That race in Westfield kicked my butt. I finished 5 minutes ahead of my goal time, so I’m happy, but I was also berating myself for getting so fat and out of shape. I watched my thighs flop up and down in places that they’ve never flopped before and said, “this is the price for too much writing.” Just as repetitive strain injuries are the price for too much running. SO the goal is, yes, to finish the book and well before the deadline, but also to write, to run, and to live life. I missed a due date from The Monday Page, but I won a trophy while the deadline slipped past.

But Brittany, with respect to your question, I know enough about my writing to know that nothing is EVER finished. I just get tired and say, “good enough.” There could ALWAYS be one more example, one fewer example, a more clear description of this, a shorter definition of that. At some point, I just let it go. I look at things I’ve published and said, “Oh MAN, that’s SO rough! WHY didn’t I spend some more time on it.” But back to the balance theme, I was just *done* mentally with the work. Because it was time to move on to something else.

4 Comments Post a comment
  1. Wow! This was a great post and so inspiring. Especially in light of the day I had today. At my 31 week appointment, it appears that my blood pressure is getting in the high range, I’m having irregular contractions (with a history of preterm labor and high blood pressure during pregnancy), and unexplained excruciating pains that prompted the doctor to order several different tests and an ultrasound later in the week.

    If there was ever a time I needed to stop pouring my life blood into my writing, it’s now. My new definition of failure is pushing myself too hard so that my pregnancy actually becomes seriously unhealthy. I clearly need to rest and sleep and find something else to do that won’t stress me out so much.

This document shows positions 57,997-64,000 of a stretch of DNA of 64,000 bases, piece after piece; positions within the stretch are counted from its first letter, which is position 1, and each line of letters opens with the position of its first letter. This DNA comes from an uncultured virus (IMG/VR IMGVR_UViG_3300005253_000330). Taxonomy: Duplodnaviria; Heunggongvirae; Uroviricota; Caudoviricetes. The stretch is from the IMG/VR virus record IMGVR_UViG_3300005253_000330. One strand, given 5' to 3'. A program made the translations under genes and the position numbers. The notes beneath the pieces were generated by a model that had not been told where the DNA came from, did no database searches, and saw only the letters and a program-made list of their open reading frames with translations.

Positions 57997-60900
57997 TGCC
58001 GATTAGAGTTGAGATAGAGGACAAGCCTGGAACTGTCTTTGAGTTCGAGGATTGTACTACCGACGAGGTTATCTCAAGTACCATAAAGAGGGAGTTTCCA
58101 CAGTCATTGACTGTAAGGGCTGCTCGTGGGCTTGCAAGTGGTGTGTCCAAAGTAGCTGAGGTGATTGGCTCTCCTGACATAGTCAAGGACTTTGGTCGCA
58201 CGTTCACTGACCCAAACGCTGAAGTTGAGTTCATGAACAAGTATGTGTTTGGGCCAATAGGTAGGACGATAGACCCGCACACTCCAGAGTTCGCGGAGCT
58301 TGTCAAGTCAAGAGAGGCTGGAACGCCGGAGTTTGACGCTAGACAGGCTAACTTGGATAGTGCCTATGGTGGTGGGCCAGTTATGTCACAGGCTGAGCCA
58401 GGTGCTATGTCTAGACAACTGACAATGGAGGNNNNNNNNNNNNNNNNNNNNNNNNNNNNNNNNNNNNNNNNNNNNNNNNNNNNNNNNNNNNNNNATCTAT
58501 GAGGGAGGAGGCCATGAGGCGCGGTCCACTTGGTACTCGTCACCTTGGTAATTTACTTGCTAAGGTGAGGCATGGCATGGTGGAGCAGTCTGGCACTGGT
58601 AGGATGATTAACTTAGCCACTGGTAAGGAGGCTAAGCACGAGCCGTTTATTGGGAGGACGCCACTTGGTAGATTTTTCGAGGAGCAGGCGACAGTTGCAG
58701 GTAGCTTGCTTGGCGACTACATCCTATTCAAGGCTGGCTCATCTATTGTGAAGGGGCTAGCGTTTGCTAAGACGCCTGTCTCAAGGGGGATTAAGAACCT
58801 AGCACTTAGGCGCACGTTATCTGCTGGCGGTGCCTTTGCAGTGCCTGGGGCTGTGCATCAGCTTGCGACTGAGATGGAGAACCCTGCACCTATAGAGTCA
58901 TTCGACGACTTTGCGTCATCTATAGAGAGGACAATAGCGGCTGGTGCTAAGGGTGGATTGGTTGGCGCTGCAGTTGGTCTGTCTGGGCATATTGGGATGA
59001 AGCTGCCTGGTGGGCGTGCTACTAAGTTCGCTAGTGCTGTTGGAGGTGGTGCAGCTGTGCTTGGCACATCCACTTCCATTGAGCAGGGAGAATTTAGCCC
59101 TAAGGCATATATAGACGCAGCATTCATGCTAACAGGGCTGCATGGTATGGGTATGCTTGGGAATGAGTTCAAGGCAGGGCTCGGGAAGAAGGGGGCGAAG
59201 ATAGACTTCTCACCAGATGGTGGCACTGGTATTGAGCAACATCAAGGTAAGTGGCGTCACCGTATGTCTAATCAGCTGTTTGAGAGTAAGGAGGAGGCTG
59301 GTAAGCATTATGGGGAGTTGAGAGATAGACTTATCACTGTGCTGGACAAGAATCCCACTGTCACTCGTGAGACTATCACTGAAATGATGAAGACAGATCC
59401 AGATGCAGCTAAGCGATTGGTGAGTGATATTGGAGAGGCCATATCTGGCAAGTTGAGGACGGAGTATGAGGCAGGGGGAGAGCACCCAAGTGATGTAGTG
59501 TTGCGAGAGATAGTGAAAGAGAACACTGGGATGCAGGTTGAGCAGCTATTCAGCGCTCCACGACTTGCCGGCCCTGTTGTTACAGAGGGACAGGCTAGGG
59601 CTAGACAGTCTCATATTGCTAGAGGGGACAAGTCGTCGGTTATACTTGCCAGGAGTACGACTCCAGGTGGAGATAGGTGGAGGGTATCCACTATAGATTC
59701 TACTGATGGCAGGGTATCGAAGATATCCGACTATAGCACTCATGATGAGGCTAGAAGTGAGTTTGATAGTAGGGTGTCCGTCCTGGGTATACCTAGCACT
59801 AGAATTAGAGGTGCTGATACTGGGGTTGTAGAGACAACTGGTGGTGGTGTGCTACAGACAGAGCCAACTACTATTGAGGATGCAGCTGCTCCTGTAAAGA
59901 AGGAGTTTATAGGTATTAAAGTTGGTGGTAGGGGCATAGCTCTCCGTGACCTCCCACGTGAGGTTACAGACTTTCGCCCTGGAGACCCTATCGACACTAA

Nina’s posts have inspired me. I have two Bucilla felt stockings that I need to do for the boys and I’ve been putting them off since before Christmas in order to get my book finished. I’m going to start work on them again and see if I can calm my body down.

    April 7, 2008
  2. Jenn, wow, you really made me miss running! Unfortunately I screwed up my knees in college and I can’t anymore, but for a long time I swam with the same results. I miss swimming too! However, I am walking now. It’s nice enough outside to do that, and good for me and my younger boy while the older one is in preschool. I too feel more balanced – glad you are as well!

    Brittany, that’s scary! I’ll be thinking of you in the next few weeks. Glad you are giving yourself a break and still being able to be creative. I hope you too achieve balance. Hugs!

    April 7, 2008
  3. God, Jenn, you are such a stud it really defies the imagination. Congrats on getting the season off with such a bang. I’m looking forward to getting back out there myself, after I take care of this little thing called labor and delivery.

    I’m so glad you decided to post regardless of checkmark status on the to-do list. We want to share process here, warts and all–not just the successes.

    I wonder why self-flagellation seems to be an inherent part of motherhood? Why do we have to beat ourselves up about everything? Why does it take a bolt of lightning to realize that hey, maybe I’m not making such a mess of things after all?

    Glad you pulled yourself out of that dead end, even temporarily.

    April 8, 2008
  4. congratulations for all those victories! Again, I am thinking that we are all here because we have similar personalities. Driving ourselves until we drop, and it all has to be perfect. Jenn, you have given very helpful advice when you say “it was time to move on to something else.” Could I ever get stuck in the perfectionism mode! Excellence is what we all strive for . . . . but we will never achieve ultimate perfection, so I guess it’s time to do my best, and give up the internal battle with my own expectations. You all are such an inspiration to me! Nina

    April 9, 2008